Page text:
War, destruction, human suffering — it can be too much to take some days. At the same time, moments of crisis also provide an opportunity to shine the light of Christ brightly amid the harrowing darkness suffocating so many around the world.
Matthew 5:14–16 tells us, “You are the light of the world. … let your light shine before others, that they may see your good deeds and glorify your Father in heaven.”
Have you noticed all the faith-based ministries that sprang into action the minute Ukrainians found themselves displaced?
The consistent call for prayers and pleas for financial assistance also showcase the enormous support pouring in from around the world.
Opportunities for support are available through our churches, associations, state conventions, national ministries and global partners.
Courage and compassion
And how about the courage and compassion shown by Baptist leaders in Ukraine and the surrounding nations who are committed to caring for those whose lives are forever changed.
What I didn’t understand until recently was the depth of distrust and dislike between Ukrainians and some of its neighbors, especially those in Romania.
Yet, people in Romania are among those pushing through the exhaustion, day after day, to provide the “guests” passing through with food, clothing and a safe place to sleep.
While some Ukrainians have stayed in Romania, most of the refugees are on their way to other places, explained Daniel Fodorean, academic dean at the Baptist Theological Institute of Bucharest.
The seminary and churches are housing the guests, and many people are making rooms available at their homes, he said.
An app-based network for Romanian Baptist church leaders also dings nonstop with needs, which are covered within minutes by someone on the app, Fodorean shared as he and I talked March 22 in Alabama.
Fodorean was in the U.S. for a previously scheduled meeting related to his work with the Romanian-American Mission and took some time to provide a glimpse of the efforts in his country.
“It’s not natural to help Ukrainians because they were mean to Romanians (during past conflicts), but we see the need,” he shared. “We need to show mercy. God said to love one another.”
Efforts also are strong in Moldova, Poland and within Ukraine. Many pastors and ministry leaders are choosing to remain with those surrounded by gunfire and attacks, Fodorean said.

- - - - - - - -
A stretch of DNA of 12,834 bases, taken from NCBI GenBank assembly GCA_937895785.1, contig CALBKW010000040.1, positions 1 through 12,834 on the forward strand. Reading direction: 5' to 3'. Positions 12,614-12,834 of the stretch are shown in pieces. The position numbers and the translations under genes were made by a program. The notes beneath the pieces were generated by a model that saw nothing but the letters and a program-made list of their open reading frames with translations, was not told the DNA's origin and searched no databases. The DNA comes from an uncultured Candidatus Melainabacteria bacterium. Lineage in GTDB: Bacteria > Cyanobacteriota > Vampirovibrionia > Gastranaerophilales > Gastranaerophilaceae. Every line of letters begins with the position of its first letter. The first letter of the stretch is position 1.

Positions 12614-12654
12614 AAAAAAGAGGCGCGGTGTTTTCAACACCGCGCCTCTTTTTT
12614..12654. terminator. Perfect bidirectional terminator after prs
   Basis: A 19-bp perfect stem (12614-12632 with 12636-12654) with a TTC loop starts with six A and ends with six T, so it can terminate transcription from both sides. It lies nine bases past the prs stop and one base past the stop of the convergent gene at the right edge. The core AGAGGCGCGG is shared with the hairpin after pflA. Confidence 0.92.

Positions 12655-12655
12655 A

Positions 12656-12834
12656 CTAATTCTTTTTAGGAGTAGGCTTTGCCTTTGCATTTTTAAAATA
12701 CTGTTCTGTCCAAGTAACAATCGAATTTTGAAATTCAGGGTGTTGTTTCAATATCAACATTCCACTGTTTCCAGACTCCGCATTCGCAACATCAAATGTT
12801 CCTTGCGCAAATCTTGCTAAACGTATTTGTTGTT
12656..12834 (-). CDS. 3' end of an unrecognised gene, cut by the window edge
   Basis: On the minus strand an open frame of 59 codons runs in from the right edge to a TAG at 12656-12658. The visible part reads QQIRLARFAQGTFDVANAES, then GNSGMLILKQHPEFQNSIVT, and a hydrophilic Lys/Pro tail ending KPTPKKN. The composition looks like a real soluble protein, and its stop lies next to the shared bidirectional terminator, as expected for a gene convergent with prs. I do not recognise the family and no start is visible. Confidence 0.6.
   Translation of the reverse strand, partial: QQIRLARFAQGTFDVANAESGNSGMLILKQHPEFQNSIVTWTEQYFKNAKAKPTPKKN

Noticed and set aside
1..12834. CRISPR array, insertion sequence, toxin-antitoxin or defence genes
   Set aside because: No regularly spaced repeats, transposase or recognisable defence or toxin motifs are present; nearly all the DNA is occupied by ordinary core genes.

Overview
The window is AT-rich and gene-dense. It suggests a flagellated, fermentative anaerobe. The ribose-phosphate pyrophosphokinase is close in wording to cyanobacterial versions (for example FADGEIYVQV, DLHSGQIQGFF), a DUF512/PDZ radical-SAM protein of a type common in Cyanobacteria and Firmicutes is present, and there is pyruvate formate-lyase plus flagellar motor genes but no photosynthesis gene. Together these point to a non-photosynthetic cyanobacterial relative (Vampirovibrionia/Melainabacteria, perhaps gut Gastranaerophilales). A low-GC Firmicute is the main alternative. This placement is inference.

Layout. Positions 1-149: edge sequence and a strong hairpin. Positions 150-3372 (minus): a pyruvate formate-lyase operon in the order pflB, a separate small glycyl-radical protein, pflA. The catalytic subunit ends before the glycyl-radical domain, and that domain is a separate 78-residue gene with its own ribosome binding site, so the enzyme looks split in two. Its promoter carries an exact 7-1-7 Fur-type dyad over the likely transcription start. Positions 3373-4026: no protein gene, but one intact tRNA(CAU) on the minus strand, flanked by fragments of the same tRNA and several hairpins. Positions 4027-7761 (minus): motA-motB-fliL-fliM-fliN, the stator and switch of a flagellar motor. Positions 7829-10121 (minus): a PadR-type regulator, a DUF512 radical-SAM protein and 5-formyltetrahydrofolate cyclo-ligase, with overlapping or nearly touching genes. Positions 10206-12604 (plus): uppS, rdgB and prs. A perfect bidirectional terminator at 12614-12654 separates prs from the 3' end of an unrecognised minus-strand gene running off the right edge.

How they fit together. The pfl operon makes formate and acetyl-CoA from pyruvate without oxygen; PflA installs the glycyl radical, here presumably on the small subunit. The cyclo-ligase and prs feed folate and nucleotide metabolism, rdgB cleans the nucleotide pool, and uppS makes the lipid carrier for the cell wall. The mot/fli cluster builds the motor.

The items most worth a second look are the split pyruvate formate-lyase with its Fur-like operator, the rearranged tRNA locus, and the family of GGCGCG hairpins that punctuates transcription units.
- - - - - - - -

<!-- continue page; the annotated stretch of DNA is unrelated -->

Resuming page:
“Love is important and center,” he said. “The most important thing is the kingdom of God.”
On the front lines
Elijah Brown, general secretary and CEO of Baptist World Alliance, shared similar reflections of the work taking place among Baptists on the front lines.
During a March 17 presentation in Birmingham, he described a variety of ministry efforts organized by Baptist churches in the region.
“In the first six days of this war, 600 (of the 2,100) Baptist churches (in Ukraine) provided basic food and humanitarian relief, helping 45,000 people who had been displaced by war,” he said. “But they can’t do it alone.”
Brown asks Baptists to pray for the people of Ukraine. To write out prayers that will be shared with Baptist leaders on the ground in Ukraine, visit baptistworld.org/shareaprayer.
Our brothers and sisters in Christ are standing strong and demonstrating His love boldly. They need our prayers and to know they are not forgotten.
We hope our continued coverage through The Alabama Baptist and The Baptist Paper helps keep those serving in and around Ukraine in the forefront of your mind not only as they focus on mere survival in the moment but also as they attempt to pick up the pieces once the war is over.
Southern Baptist efforts
The communications team from the International Mission Board has been a tremendous help as we pull together coverage day after day.
IMB officials also confirmed Southern Baptists’ efforts through Send Relief include working with local Baptist partners in Ukraine and other nations in Eastern Europe.
We applaud Southern Baptist leaders for choosing to partner with area Baptists in the work.
“These relief efforts include providing food, shelter, transportation, clothing, medical supplies and trauma care to families displaced from Ukraine, as well as Ukrainians internally displaced in the country,” the IMB reports. “And 100 percent of the gifts to [the] Ukraine Crisis Fund are being used to help Ukrainian refugees.”
Options for donating to relief efforts for Ukraine can be found through numerous channels, including the Alabama Baptist State Board of Missions at alsbom.org/ukraine.
Teams of Alabama Baptists are beginning to organize for trips to Romania and other Eastern European countries in April and May. To read more about the current and upcoming efforts in Romania, check out this article in The Alabama Baptist.